Current Flow Patterns Generated by Cochlear Implants Public Deposited

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  • March 20, 2019
  • Christopher, Punita R.
    • Affiliation: School of Medicine, UNC/NCSU Joint Department of Biomedical Engineering
  • Cochlear implants are neural prosthetic devices that restore partial hearing in many, but not all, hearing impaired individuals. In a cochlear implant device, sound is processed by an external speech processor, encoded as a data stream, and transmitted via a radio-frequency link across the skin to a subcutaneously-implanted receiver/stimulator located near the external ear. The signals are decoded, converted to current pulses and delivered into the cochlea by means of a surgically-implanted, multiple-contact, electrode array to stimulate surviving auditory nerve fibers in a tonotopic manner. Stimuli are typically delivered in a monopolar-coupled manner relative to a remote return electrode. Specific knowledge of how currents flow within and out of the implanted cochlea are important for understanding how present devices recruit surviving auditory fibers, as well as improving the design and clinical application of future devices. Few studies have addressed this problem to date, so our specific knowledge is limited. Consequently, the goal of this dissertation was to better understand the routes taken by the stimulus current as it leaves the cochlea in individual cochlear implant subjects. This study assumes that a better understanding of the injected current flow patterns would lead to improved control over stimulus current, which may result in the reduction of extracochlear stimulation and better-targeted stimulation of the auditory nerve. Because current flow cannot be directly measured in cochlear implant users, this study uses surface artifact potentials to test predictions about how current may flow within and outside the cochlea. These surface potentials represent the far field of the stimulation delivered by the device, and are recorded non-invasively on the scalp, neck, and face of cochlear implant subjects during the active stimulation by the device. Results from the study indicate that differences exist in the primary current flow pathways for stimulation of apical and basal electrode contacts. This observation is counter to long held assumptions about current flow within the cochlea. Analytical head models and inverse dipole source localization methods have been developed to interpret these results further. Knowledge gained from this study may eventually lead to higher levels of performance for all cochlear implant users.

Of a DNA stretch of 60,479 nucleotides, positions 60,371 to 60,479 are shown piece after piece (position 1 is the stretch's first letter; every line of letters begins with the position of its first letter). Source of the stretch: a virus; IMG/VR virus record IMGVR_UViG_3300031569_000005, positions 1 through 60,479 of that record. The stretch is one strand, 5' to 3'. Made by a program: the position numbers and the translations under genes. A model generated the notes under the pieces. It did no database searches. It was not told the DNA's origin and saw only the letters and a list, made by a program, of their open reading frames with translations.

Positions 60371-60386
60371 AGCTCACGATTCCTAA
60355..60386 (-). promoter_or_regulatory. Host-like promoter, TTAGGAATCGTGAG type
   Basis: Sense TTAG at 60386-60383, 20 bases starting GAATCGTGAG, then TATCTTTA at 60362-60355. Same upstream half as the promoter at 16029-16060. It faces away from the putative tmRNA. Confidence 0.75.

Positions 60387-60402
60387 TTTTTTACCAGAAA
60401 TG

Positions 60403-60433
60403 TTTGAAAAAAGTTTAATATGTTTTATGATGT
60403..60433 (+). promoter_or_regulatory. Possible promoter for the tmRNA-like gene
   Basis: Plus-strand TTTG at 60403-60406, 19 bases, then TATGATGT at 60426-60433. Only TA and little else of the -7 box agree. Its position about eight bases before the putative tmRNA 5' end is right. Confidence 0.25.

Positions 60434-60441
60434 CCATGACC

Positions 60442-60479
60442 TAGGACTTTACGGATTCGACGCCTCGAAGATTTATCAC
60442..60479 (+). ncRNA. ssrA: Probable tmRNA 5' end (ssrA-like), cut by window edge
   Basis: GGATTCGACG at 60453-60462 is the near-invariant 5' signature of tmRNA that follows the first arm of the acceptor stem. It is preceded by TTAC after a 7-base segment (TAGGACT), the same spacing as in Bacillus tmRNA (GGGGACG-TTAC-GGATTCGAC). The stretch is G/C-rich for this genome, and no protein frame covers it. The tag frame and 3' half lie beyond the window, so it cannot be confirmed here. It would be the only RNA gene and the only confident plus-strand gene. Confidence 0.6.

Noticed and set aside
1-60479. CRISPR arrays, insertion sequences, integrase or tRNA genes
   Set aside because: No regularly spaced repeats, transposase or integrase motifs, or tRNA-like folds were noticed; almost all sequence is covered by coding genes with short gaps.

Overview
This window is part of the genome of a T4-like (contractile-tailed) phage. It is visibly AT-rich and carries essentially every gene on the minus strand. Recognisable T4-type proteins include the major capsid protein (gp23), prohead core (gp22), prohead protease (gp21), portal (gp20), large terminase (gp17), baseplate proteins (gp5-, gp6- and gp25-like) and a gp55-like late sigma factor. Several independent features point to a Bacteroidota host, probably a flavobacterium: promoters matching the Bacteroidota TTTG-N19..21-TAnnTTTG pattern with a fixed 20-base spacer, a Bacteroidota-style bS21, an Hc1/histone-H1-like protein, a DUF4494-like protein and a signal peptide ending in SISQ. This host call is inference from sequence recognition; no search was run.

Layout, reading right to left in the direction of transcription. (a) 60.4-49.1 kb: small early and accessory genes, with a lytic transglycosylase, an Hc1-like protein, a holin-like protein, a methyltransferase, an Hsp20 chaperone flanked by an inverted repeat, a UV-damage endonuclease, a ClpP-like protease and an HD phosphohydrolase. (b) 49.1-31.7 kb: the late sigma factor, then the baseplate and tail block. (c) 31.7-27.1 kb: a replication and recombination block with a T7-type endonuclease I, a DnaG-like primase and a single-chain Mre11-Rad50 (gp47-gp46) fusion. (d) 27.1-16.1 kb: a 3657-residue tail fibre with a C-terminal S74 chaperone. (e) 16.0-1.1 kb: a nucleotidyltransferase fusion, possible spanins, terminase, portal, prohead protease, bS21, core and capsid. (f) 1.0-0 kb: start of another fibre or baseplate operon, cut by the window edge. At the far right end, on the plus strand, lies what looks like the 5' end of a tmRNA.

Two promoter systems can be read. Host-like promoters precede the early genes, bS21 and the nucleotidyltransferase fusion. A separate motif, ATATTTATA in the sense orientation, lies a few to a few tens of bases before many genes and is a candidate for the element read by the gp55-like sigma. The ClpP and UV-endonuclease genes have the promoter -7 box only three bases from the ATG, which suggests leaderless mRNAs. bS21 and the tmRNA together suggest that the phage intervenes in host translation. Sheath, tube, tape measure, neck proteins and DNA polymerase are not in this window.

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  • In Copyright
  • Finley, Charles C.
  • Open access

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